December 20, 2011

George Vecsey Quitting New York Times Column: George Vecsey is stepping down after almost 30 years as a sports columnist for the New York Times. One of the most prominent columnists in sports who does not appear on television, Vecsey is also known for books on baseball and coauthoring Coal Miner's Daughter with Loretta Lynn. He writes, "If I have one regret -- one pitch I'd like back -- it is my upbeat commentary during the McGwire-Sosa home run frolics of 1998, after Steve Wilstein of The Associated Press spotted androstenedione in McGwire's locker." As for his favorite moments, he writes, "[T]he Olympics and the Tour de France were great, but my eight World Cups of soccer, so far, were the best sporting events on the planet."

posted by rcade to general at 11:08 AM - 3 comments

I think it's a tribute to Vecsey that I had no idea until recently that he was 72. His work has always conveyed an enthusiasm that I'd associate with a much younger writer. He has been the best chronicler of the rise of soccer in the US, and the mainstream press's best communicator of its global appeal. I'll quote the WaPo's Steven Goff:

While most meat-and-potatoes American columnists avoid soccer at all costs, other than to rehash tired 1-0 punch lines, George loved writing about the sport and its importance to most of the world's inhabitants. He gave it a chance, and ultimately embraced it.
Vecsey's first World Cup was Spain 1982, which he recalled when eulogising Socrates earlier this month: "He taught me to love an entire sport, and that is no small thing."

posted by etagloh at 03:42 PM on December 20, 2011

etagloh: You state, While most meat-and-potatoes American columnists avoid soccer at all costs, other than to rehash tired 1-0 punch lines, . I fully agree and I consider this fact to be the most responsible cause in hindering the growth of soccer's popularity in the US.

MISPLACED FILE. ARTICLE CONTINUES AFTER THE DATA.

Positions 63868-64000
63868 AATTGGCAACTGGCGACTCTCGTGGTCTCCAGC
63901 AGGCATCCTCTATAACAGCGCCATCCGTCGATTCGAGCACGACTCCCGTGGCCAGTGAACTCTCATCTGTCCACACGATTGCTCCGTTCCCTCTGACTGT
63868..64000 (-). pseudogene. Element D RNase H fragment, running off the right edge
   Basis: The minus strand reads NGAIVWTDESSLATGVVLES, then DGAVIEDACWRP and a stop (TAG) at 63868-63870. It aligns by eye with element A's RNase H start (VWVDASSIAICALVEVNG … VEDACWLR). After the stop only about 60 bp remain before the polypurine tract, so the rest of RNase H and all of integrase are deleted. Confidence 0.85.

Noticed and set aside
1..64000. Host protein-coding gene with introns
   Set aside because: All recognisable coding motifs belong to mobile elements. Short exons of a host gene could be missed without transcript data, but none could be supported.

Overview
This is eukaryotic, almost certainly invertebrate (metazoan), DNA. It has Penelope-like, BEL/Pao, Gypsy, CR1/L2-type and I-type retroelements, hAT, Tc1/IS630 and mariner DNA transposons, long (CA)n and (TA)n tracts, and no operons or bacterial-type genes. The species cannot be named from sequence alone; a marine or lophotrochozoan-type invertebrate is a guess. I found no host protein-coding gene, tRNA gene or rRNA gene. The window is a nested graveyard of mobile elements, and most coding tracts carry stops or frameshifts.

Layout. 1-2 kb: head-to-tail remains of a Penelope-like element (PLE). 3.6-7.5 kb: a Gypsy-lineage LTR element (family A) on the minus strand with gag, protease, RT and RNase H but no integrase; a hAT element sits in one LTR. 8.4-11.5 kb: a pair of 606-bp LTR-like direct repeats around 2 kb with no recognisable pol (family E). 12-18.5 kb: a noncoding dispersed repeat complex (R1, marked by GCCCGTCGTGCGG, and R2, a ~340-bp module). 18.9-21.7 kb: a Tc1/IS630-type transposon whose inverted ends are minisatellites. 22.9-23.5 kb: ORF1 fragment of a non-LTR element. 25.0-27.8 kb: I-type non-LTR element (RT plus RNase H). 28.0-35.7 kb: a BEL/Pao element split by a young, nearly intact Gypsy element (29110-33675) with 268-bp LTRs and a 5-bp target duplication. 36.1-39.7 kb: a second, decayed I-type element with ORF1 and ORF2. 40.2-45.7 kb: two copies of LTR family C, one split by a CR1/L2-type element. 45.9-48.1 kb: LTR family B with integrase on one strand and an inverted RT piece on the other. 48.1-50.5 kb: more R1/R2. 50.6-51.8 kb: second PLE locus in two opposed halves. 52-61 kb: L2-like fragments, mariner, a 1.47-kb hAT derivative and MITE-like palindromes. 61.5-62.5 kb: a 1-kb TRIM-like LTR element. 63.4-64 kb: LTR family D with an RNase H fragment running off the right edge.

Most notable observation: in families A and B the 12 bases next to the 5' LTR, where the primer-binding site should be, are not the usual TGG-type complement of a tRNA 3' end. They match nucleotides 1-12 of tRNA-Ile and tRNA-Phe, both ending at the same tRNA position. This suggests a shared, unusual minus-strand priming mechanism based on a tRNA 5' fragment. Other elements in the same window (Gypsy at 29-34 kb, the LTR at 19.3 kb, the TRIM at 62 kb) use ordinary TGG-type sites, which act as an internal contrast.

posted by trueblueroo at 07:37 AM on December 21, 2011

I think there's a generational shift likely to take place, since up-and-coming writers in the US now have exposure not just to Vecsey's sympathetic coverage, but to football journalism and blogging elsewhere. You still see the generic sports-jock hack approach, and the "gentle explainer of foreign game" approach, but over nearly a decade living in the US, I've seen the emergence of an approach that's both native, in that it draws from the general tradition of American sports writing, and smartly informed by the tradition of football writing around the world.

I've said before here that ESPN's coverage could be faulted mostly for its lack of analysis, and they've improved things greatly over the past couple of years. Once there's a native discourse that comes across as comfortably as the one that sustains multiple hours of NFL Countdown or College Gameday (or Inside the NBA, for that matter) then it'll serve as a springboard for the game in the US.

posted by etagloh at 11:23 AM on December 21, 2011

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